By
updated 1/3/2011 7:49:16 PM ET 2011-01-04T00:49:16

The moon will take a bite out of the sun Tuesday during the first solar eclipse of the year, with skywatchers in Europe, Africa and Asia poised to catch the best views of the event if good weather prevails.

The Jan. 4 partial solar eclipse will be best seen from Sweden's Gulf of Bothnia, near the city of Skellefte where the moon will appear to blot out about 80 percent of the sun's disk at sunrise. From start to finish, the eclipse will last about three hours, according to Sky & Telescope magazine.

Much of Western Europe will be treated to a sunrise solar eclipse. For some early-bird observers, the eclipse will a cap busy morning of skywatching, since it will occur after the peak of the Quadrantid meteor shower at 0100 GMT.

While northern Sweden will see the moon's biggest bite out of the sun, observers in London and Paris will see the sun about two-thirds obscured.

"Europeans won't get another opportunity to see the sun covered to this extent until March 20, 2015," reported Sky & Telescope.

Tuesday's eclipse is the first of four partial solar eclipses in 2011. The last year in which so many occurred was 1982, and it won't happen again until 2029, the Associated Press reported.

There will not be a total solar eclipse this year, unlike in 2010, which had one. [ Photos: The Total Solar Eclipse of 2010 ]

Parts of Africa, the Middle East and Asia are also expected to get ringside seats to the partial solar eclipse. The event will begin over Algeria, and observers in Moscow should see a sun that is 74 percent blocked by the moon.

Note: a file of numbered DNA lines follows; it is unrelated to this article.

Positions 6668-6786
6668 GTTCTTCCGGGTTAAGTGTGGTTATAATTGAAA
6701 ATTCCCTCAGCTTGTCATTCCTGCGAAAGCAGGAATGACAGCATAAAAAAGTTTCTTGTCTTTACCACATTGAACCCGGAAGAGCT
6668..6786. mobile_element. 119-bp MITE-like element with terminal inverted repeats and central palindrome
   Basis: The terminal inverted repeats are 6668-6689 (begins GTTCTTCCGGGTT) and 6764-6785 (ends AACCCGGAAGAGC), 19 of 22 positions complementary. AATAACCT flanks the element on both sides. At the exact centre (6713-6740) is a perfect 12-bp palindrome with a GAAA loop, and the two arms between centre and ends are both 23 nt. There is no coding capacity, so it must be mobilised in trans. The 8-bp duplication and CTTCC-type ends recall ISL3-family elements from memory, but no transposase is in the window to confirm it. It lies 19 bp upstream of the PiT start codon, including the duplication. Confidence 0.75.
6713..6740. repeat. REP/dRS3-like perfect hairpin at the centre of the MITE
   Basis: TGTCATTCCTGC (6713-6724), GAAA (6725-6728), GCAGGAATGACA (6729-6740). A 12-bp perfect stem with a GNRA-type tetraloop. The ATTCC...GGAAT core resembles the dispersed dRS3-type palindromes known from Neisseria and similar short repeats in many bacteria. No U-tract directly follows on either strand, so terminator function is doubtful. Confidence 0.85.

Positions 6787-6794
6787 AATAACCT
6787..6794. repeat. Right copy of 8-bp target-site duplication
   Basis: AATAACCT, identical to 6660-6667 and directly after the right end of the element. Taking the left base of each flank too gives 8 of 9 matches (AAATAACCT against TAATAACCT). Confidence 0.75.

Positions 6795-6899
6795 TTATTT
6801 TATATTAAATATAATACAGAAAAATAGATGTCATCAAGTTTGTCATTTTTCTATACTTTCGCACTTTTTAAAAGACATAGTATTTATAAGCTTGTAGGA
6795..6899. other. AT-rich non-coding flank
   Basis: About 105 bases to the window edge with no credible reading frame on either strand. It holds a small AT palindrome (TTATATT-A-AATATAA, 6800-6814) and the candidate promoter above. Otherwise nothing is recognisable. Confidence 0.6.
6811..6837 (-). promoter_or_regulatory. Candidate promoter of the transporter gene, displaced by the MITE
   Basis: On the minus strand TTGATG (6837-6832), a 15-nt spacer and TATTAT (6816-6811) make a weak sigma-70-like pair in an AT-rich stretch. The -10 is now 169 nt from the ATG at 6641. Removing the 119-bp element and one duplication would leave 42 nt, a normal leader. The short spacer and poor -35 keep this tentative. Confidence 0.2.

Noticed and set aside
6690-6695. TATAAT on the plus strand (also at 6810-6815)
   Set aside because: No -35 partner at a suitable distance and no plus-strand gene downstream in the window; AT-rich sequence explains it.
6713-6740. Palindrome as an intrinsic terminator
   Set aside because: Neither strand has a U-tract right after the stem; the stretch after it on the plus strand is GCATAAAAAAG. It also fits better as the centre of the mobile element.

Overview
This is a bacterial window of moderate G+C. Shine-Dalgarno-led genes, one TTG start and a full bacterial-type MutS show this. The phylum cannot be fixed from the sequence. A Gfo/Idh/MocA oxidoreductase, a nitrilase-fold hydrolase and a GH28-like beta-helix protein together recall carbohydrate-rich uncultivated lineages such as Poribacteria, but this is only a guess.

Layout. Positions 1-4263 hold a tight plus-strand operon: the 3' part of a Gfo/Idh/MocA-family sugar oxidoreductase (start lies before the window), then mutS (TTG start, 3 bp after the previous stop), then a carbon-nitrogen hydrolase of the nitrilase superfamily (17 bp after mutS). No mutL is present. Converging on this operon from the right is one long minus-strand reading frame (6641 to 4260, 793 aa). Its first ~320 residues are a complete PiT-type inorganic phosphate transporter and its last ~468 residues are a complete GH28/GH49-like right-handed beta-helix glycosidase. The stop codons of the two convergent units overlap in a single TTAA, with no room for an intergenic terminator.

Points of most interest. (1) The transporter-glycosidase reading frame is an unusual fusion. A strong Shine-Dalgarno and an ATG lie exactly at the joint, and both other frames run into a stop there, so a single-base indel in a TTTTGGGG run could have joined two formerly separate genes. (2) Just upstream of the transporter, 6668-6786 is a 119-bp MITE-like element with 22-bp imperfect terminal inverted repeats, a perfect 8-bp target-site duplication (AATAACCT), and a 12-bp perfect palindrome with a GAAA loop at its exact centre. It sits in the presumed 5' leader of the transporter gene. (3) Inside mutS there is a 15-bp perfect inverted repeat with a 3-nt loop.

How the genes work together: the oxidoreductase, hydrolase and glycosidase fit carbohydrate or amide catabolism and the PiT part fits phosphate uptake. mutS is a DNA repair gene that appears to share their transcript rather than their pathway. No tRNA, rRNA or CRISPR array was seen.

"The first contact of the penumbral shadow (where the sun rises with a barely perceptible nick in its southern edge) coincides with local sunrise a few hundred kilometers northeast of In Salah, an oasis town in central Algeria, at the heart of the Sahara Desert region of northern Africa," explains Joe Rao, SPACE.com's skywatching columnist.

Skywatchers hoping to observe the solar eclipse should remember never to stare directly at the sun with their unaided eyes, or binoculars or telescopes. [ Video: How to safely observe the sun ]

"Looking directly at the sun is harmful to your eyes at any time, partial eclipse or no," said Sky 7 Telescope's Alan MacRobert. "The eclipse prompts people to gaze at the sun, something they wouldn't normally do. The result can be temporary or permanent blurred vision or blind spots at the center of your view."

Skywatchers can observe a solar eclipse by using glasses equipped with special solar filters, or looking through dark #13 or #14 welder's glass.

Another easy solar eclipse-observing technique is to create a pinhole camera. Here's how to do it:

Start by punching a small hole in a card or sheet of paper. Then face the pinhole toward the sun and project the light coming through it onto another card or paper about 3 feet (1 meter) away in its shadow.

Solar eclipses occur when the moon passes in front of the sun as seen from the Earth's surface.

When the moon completely blocks the sun, a total solar eclipse occurs. But occasionally, the moon passes in front of only a portion of the sun to create partial and so-called annular solar eclipses.

Unlike total solar eclipses, which can be viewed only from the narrow path of the moon's shadow on the Earth, partial solar eclipses can be seen across much wider geographical areas.

NASA astronomer Fred Espenak has calculated the GMT/UT observation conditions for 65 selected cities in Europe, Africa and Asia, which includes both the obscuration and magnitude values. You can see the entire city list by clicking here.

Sky & Telescope Magazine estimates that millions of skywatchers may see Tuesday's partial solar eclipse if the weather allows. 

You can follow SPACE.com Managing Editor Tariq Malik on Twitter@tariqjmalik.

© 2013 Space.com. All rights reserved. More from Space.com.

Discuss:

Discussion comments

,

Most active discussions

  1. votes comments
  2. votes comments
  3. votes comments
  4. votes comments